The small town where we lived has many freight trains passing through daily. Often we would be waiting at the tracks and watch the hobo's as they whizzed by. It was always a great mystery and curiosity for the kids and their imaginations ran wild as they tried to figure out who these men were, where they came from, and where they were going. There was a moment of excitement every time a hobo was spotted through a doorway amidst the fast moving, loud, and clanking cars.
I especially enjoyed seeing the world though Toni's childhood eyes as she reminisces about a simpler and quieter time where bikes were the mode of transportation for kids and hours could be spent catching frogs. The story is written as one friend sharing their experiences with another and would be a wonderful book to read on a winter evening with a crackling fire and cup of cocoa.
The impact of her childhood experiences carried into adulthood as she continues to reach out with a smile and something to eat for the homeless and hobos she and her husband meet throughout their normal daily activities. Her attitude and approach is one of compassion coupled with practically. Toni does not come across as a crusader trying to change the world but rather a kind person who does not look past those that others might be tempted to turn away from.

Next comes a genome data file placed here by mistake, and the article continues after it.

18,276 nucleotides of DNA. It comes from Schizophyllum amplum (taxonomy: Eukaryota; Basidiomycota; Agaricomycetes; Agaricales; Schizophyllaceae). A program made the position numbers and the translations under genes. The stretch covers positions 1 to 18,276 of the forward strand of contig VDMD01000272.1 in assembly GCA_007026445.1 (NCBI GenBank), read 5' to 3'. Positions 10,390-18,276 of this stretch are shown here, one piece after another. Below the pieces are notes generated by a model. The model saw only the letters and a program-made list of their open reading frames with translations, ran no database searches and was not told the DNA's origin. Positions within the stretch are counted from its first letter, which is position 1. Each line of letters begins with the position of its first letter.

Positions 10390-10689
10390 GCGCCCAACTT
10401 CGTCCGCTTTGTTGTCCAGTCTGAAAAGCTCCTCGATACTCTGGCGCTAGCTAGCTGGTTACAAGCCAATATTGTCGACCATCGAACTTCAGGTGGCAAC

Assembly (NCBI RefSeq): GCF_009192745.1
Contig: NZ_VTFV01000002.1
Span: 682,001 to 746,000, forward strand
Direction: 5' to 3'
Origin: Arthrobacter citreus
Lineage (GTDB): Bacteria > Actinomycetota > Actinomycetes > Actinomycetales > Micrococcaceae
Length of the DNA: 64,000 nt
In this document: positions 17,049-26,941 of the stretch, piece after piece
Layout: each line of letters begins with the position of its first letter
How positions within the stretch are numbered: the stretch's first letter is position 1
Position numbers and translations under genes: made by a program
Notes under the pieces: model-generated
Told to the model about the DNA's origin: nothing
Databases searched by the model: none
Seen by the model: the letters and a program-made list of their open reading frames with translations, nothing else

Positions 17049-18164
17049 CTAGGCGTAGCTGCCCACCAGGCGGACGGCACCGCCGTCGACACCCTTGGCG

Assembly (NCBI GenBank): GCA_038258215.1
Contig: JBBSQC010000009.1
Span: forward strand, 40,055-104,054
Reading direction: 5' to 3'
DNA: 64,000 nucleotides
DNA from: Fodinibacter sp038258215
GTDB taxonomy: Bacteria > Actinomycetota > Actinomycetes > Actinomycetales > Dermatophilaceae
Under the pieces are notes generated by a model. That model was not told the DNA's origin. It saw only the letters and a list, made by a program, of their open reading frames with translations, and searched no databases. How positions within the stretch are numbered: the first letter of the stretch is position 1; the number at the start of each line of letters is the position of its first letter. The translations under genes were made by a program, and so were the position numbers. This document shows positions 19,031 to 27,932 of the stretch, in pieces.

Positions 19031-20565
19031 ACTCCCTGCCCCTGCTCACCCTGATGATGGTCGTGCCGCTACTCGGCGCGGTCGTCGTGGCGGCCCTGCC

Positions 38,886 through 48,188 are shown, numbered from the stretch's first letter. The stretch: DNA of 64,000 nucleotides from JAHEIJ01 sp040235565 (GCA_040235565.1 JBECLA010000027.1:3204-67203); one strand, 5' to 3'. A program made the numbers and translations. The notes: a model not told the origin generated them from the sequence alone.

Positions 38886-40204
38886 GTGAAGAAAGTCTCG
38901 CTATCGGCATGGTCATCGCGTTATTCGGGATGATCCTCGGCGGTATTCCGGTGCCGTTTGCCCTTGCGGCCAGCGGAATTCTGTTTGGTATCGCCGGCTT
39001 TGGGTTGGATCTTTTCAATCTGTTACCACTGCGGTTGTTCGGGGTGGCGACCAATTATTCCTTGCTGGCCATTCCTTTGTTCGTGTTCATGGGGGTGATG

Recently we are seeing more people on the streets and I have read a few blog posts on other sites about dealing with the modern hobos of our time under whatever name they might be referred to. I encourage all who have thought about this situation to read Toni's book. I had the opportunity to meet her a month or so ago and her warm smile is the first thing a person would notice. She recently has worked to encourage others with a sock drive and passing out a lunch sack with each book sale. You can find Toni and her book at her blog and on facebook. If you ever have the opportunity to meet Toni expect that she will give you a big hug.